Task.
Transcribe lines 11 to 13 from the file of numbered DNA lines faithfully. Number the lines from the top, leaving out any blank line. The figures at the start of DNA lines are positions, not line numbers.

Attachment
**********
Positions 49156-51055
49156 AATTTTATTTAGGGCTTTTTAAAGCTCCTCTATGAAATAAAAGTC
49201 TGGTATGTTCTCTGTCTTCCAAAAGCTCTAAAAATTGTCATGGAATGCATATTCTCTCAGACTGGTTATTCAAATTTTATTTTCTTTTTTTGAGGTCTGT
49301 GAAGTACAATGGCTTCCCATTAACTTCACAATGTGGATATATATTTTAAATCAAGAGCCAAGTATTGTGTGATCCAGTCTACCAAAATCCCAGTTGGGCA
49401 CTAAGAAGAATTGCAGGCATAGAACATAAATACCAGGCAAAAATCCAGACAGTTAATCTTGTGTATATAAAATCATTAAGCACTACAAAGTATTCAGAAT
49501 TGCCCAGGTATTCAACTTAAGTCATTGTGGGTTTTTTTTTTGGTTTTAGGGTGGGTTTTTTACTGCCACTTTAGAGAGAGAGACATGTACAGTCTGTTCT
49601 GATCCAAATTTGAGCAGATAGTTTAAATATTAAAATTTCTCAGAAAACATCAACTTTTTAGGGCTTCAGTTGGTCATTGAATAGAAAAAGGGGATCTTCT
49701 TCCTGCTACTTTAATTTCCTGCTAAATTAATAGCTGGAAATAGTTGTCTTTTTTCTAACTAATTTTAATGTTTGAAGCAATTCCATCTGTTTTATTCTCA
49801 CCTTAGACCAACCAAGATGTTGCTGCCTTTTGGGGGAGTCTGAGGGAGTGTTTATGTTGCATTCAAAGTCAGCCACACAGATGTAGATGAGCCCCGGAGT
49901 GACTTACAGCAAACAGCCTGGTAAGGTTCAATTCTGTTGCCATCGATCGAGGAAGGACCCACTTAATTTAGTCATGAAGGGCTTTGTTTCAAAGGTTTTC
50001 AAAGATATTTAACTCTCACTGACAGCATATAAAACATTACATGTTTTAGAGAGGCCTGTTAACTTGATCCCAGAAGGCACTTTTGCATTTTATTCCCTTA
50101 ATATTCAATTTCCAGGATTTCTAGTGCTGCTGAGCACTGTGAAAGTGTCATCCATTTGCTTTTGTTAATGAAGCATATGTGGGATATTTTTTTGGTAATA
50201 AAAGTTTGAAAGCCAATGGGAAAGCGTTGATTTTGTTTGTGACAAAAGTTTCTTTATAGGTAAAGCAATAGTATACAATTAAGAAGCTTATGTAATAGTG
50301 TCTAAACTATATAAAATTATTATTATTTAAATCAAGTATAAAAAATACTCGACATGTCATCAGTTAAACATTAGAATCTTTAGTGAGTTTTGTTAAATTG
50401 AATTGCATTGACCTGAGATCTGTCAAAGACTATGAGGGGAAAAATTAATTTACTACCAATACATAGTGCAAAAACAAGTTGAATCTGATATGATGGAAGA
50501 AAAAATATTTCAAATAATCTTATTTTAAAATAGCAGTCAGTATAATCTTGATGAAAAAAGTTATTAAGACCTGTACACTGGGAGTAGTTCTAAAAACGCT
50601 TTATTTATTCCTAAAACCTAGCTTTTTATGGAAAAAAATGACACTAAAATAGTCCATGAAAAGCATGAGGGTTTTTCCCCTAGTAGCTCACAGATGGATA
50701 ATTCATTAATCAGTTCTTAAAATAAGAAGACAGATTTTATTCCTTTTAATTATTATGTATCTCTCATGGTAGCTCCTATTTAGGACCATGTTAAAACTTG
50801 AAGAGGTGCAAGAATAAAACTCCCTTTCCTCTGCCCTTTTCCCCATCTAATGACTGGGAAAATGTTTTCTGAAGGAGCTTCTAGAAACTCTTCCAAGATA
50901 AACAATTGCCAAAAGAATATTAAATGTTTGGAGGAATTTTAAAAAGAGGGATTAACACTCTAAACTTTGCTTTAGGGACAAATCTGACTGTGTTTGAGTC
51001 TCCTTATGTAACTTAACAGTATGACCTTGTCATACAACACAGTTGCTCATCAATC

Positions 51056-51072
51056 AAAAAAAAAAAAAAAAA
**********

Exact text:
50001 AAAGATATTTAACTCTCACTGACAGCATATAAAACATTACATGTTTTAGAGAGGCCTGTTAACTTGATCCCAGAAGGCACTTTTGCATTTTATTCCCTTA
50101 ATATTCAATTTCCAGGATTTCTAGTGCTGCTGAGCACTGTGAAAGTGTCATCCATTTGCTTTTGTTAATGAAGCATATGTGGGATATTTTTTTGGTAATA
50201 AAAGTTTGAAAGCCAATGGGAAAGCGTTGATTTTGTTTGTGACAAAAGTTTCTTTATAGGTAAAGCAATAGTATACAATTAAGAAGCTTATGTAATAGTG